Most days, I stumble out of bed, process the kids for the day ahead and prepare to venture out to the worst job ever. That's right: Worst. Job. Ever.
In case you missed it, CareerCast, a job search site you've probably never heard of, has listed newspaper reporter as the worst job of the year -- for the third straight year.
Advertising sales person was ranked eighth on the worst-jobs list, making for a whole sorry bunch of us down here at the paper.
And you thought your job was bad.
The reason newspaper reporters have worse jobs than loggers, broadcasters, disc jockeys and members of the military? Declining job prospects and unfavorable pay, according to the list.
Pest control workers, retail sales people, taxi drivers and firefighters also have crappy jobs, based on what was certainly exhaustive research. I'm sure all of those jobs have their moments, but none measures up to newspaper reporters.
Now I'm not going to try to sell you on the idea that newspaper reporters have the best jobs ever -- there are days when I regret not becoming a lumberjack. But, much more often, there are days that give me reason to celebrate my chosen profession -- the impact on people's lives, the unpredictable routine, the reaction and appreciation from people in the community and knowing the news before anyone else.
Still, that's only a fraction of what keeps the presses rolling at The Eagle. Everyone, no matter the profession, has their own reasons for loving or loathing the job. So, like a good reporter, I asked around to see what journalists thought of their jobs. Maybe the folks at CareerCast should try it before making their next list.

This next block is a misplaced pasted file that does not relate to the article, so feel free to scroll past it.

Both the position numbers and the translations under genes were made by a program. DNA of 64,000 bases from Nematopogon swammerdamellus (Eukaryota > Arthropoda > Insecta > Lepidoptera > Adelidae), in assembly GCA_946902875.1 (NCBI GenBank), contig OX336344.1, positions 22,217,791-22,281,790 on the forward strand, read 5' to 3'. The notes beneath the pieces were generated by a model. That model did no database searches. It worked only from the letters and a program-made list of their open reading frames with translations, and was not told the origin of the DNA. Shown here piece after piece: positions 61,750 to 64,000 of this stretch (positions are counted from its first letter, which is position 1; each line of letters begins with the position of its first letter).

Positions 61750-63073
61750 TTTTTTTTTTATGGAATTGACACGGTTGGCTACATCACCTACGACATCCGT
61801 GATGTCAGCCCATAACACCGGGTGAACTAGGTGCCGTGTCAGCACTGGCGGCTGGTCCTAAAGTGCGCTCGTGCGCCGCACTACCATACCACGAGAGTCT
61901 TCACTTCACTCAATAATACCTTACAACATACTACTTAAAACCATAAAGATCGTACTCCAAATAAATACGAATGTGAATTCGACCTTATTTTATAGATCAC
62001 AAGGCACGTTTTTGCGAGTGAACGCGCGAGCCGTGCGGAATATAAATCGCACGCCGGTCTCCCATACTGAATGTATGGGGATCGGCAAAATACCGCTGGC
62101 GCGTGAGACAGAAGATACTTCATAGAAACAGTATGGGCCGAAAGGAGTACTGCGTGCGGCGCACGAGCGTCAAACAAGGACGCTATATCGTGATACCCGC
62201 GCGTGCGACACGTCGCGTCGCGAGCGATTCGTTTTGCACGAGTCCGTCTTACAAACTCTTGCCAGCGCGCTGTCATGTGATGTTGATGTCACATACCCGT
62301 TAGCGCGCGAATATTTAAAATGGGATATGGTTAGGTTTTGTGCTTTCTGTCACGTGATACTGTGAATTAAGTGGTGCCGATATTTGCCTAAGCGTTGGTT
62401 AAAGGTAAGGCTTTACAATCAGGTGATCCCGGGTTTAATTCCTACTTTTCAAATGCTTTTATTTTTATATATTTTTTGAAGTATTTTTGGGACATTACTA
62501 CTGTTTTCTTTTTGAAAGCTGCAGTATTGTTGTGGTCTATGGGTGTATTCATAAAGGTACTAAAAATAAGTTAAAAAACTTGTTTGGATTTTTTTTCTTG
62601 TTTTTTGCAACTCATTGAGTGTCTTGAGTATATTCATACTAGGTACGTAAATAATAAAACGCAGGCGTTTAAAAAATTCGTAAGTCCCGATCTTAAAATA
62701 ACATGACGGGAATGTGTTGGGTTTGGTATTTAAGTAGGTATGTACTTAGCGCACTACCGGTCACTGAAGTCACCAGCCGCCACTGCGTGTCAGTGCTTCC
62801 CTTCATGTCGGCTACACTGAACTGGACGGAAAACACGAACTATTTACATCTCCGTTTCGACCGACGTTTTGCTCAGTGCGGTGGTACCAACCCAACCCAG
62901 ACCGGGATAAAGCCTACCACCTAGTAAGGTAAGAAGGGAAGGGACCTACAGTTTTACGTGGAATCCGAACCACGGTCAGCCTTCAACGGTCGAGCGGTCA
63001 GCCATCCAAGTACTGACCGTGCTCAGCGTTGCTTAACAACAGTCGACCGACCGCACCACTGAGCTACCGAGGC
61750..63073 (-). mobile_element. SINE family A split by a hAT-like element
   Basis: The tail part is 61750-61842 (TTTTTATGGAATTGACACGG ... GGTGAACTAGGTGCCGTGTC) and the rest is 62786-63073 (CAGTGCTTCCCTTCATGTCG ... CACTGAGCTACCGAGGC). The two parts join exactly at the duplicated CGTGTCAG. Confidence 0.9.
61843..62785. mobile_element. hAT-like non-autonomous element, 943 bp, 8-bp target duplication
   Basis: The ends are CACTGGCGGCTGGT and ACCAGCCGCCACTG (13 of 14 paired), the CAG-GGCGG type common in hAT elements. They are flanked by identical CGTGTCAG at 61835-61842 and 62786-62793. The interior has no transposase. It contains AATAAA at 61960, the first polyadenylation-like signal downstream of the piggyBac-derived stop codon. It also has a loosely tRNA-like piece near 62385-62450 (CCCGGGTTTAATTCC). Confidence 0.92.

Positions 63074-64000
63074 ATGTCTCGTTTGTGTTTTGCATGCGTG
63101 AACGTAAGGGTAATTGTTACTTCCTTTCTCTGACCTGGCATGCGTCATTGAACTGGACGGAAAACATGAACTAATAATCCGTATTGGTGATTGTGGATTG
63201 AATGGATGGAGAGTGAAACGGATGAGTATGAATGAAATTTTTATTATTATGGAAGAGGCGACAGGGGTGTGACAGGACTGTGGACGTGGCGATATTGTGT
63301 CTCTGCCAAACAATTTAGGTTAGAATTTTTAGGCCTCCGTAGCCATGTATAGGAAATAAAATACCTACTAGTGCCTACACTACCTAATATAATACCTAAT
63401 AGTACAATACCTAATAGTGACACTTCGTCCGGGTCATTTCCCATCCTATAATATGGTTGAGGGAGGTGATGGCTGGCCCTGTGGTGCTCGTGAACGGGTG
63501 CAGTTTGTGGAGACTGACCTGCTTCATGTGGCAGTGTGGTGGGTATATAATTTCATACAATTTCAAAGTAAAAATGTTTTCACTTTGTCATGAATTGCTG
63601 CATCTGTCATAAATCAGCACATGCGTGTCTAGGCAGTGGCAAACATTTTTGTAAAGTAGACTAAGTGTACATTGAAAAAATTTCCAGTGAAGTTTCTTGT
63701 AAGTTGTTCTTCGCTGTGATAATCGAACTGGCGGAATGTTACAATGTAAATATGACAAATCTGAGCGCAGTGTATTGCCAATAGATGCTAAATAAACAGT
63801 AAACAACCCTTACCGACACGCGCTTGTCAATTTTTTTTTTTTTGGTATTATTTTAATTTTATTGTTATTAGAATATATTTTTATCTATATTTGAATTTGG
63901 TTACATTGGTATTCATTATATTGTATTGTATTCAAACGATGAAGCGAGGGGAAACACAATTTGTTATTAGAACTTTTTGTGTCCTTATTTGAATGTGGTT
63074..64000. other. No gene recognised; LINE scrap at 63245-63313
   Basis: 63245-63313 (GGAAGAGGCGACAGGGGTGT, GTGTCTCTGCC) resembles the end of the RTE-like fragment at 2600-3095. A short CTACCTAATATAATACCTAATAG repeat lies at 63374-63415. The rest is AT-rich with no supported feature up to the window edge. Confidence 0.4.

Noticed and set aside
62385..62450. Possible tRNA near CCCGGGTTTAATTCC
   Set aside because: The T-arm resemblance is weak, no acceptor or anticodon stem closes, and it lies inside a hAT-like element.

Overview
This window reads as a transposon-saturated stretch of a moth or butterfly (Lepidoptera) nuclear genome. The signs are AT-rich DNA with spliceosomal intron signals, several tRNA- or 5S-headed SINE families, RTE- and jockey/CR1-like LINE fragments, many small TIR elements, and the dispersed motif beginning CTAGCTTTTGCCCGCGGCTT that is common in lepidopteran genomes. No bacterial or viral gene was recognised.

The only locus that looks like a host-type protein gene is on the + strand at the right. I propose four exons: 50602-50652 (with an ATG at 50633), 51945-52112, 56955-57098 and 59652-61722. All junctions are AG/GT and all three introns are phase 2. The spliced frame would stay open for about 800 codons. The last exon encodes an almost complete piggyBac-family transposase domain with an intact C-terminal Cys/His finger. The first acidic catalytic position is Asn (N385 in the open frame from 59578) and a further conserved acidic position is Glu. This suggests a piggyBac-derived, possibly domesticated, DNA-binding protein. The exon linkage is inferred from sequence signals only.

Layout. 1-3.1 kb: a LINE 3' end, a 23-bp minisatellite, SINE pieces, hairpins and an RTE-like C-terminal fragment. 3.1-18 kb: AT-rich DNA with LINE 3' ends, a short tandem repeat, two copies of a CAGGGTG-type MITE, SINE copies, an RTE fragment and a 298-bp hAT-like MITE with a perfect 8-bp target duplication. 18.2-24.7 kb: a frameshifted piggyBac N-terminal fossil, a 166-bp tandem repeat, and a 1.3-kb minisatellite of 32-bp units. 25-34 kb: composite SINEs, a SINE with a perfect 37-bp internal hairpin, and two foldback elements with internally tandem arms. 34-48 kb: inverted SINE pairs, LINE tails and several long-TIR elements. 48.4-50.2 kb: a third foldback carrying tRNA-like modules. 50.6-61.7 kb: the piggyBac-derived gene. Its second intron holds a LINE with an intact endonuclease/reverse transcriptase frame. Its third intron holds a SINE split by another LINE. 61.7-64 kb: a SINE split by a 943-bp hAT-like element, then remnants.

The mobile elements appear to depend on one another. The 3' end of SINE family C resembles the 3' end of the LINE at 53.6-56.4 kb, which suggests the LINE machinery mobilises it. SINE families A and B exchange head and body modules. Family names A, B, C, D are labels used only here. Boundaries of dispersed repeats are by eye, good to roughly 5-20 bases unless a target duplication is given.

The responses I got were the same ones I would list as the best parts of the job: talking to interesting people, learning new things all the time, staying informed.
But my favorite response was from Jenny Twitchell, who writes about community events and manages our calendar listings. Here's what she said:
My first assignment ever as a reporter was at a community's Dog Park Day, which featured such events as a contest to see who could kiss their dog the longest, a dog/owner look-a-like contest and a craziest dog trick show. I went to the event feeling embarrassed and defeated. I had just spent the last four years in college thinking that I was going to get a journalism degree that would allow me to ask the tough questions in society and make a real difference in the world. And, here I was watching owners french kiss their dogs.
Things started to change, however, when I started interviewing a veteran who had a dog that helped him with his PTSD. He opened up to me about how his dog can calm him down and bring him back to reality. At the dog/owner look-a-like contest, I could not stop laughing at this old man with a grey beard who had a dog that literally looked like his biological son -- grey beard and all.
At the end of the day, I realized I had a great time. Sure, it was a fluffy feature story, but through the years, I have been able to talk to people about things that are the most important to them, and that is always enjoyable and eye-opening. It has inspired me to find out what I am passionate about. I started paying more attention to what was happening in the Middle East after interviewing a couple who lost their son in Afghanistan. I started studying WWII extensively after interviewing an Auschwitz survivor. I have been able to be a firsthand witness to a lot of people's greatest moments. I've also talked to people about their greatest losses. That human experience of talking to people you barely know, then learning their story and writing about it is never boring.
So, big stories, small stories, all stories are important to somebody, and I love being able to tell them.